From an award-winning Choctaw storyteller and writer, comes this brutal but moving novel for teens and middle readers. Based on a historic tale with special resonance for the author, whose great-grandfather was a survivor of the 1835 Trail of Tears, the story is set in 1864 when peaceable Navajos in Canyon de Chelly were forced to suffer a Long Walk of their own. Sixteen-year-old Danny and his family are suddenly captured, their sheep killed, and their hogan burned as Union soldiers carry out a cruel mission to remove the Navajos from their land. Marked as a troublemaker when he tries to escape, Danny is sent to a camp in Texas, where he is to labor alongside Confederate prisoners of war. Tingle portrays the vicious hatred of Indians by many white Americans of the time through the actions of the hateful soldiers, as well as the character of Mr. Dime, an obsessively prejudiced bully who is out to kill Danny. The boy (who understands no English) quickly perceives his danger, but must endure beatings and a near-fatal rattlesnake bite before he finds a protector in a compassionate fellow prisoner, Jim Davis, who saves his life and teaches him to read. Younger readers may find the brutality (though true to history) unbearable; young adults will find the language simple but powerful in its portrayal of a young man's persistence, courage, and faith in his Navajo heritage. After a bizarre escape plan, Davis sends Danny on his way with a stolen pony and the hope that the boy will survive to join his parents. For those who find Danny's story compelling, the tale continues in Tingle's, Danny Blackgoat, Rugged Road to Freedom. Both stories could lead to extensive research on nineteenth—century America's war against indigenous peoples and why many Navajo descendants today will never forget the Long Walk. Reviewer: Barbara L. Talcroft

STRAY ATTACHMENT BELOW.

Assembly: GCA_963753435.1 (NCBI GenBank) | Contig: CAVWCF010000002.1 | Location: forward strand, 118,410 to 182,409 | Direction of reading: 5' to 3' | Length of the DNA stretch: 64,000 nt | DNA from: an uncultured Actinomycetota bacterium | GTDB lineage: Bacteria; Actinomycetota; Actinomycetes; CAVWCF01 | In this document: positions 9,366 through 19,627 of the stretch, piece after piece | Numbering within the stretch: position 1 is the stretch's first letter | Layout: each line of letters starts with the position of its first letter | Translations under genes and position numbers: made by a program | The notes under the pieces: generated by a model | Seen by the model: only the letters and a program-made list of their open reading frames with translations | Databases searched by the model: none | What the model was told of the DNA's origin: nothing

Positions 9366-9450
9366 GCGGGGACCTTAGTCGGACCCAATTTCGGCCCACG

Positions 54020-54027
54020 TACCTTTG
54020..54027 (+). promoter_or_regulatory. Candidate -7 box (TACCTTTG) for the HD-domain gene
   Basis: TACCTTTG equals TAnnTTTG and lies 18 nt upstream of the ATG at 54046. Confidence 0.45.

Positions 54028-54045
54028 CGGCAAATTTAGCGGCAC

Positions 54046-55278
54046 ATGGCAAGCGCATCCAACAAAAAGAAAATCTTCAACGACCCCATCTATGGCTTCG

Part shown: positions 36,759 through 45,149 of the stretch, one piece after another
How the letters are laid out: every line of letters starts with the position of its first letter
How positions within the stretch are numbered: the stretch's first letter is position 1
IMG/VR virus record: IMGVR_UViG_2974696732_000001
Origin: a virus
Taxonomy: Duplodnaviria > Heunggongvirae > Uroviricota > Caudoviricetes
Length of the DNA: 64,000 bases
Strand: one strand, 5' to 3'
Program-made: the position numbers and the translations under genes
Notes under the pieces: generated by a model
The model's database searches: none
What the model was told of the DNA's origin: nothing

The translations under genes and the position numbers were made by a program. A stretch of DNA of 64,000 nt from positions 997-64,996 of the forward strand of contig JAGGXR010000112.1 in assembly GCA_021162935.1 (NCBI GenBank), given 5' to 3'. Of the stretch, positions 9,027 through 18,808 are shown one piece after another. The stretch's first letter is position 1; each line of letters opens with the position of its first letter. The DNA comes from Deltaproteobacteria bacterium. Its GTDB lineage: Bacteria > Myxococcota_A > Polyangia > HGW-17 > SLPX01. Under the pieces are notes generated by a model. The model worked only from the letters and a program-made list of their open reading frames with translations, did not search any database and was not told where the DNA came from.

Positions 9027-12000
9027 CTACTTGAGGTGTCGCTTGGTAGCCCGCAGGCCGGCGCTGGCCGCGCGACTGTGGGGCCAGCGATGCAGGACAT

The 1863 forced displacement of thousands of Navajo known as the Long Walk serves as milieu for this tale of a teenage survivor. Ripped abruptly by U.S. troops from his peaceful life in Canyon de Chelly, Danny endures verbal abuse, severe physical hardship, brutal beatings and even murder attempts on the trail with his Navajo neighbors. This continues after as well, at a Texas labor camp for Confederate Army prisoners. He never loses his spirit though and, with help from sympathetic whites, manages to escape at last--by sharing a coffin for a night and a day with a corpse. The nearly all-English dialogue makes it seem as if Danny understands more of what's going on than he should, since he doesn't speak that language. Nevertheless, Tingle, a Choctaw storyteller, spins a good yarn and, along with other respectful references to Navajo culture, ingeniously leverages its particular aversion to mention of or contact with the dead to magnify the terror of Danny's climactic challenge. Not an angry indictment, despite plenty of explicit brutality and prejudice, but a positive tribute to the fortitude of Danny and his Navajo community. (afterword) (Historical fiction. 10-13)
Product dimensions: 4.50 (w) x 6.90 (h) x 0.50 (d)
Meet the Author
Tim Tingle is an enrolled member of the Choctaw Nation of Oklahoma, a frequent speaker at tribal events and the author of more than twelve books. Fueled by his own family’s survival and memories of the Trail of Tears, he became fascinated by the Navajo Long Walk, and Danny Blackgoat came to life.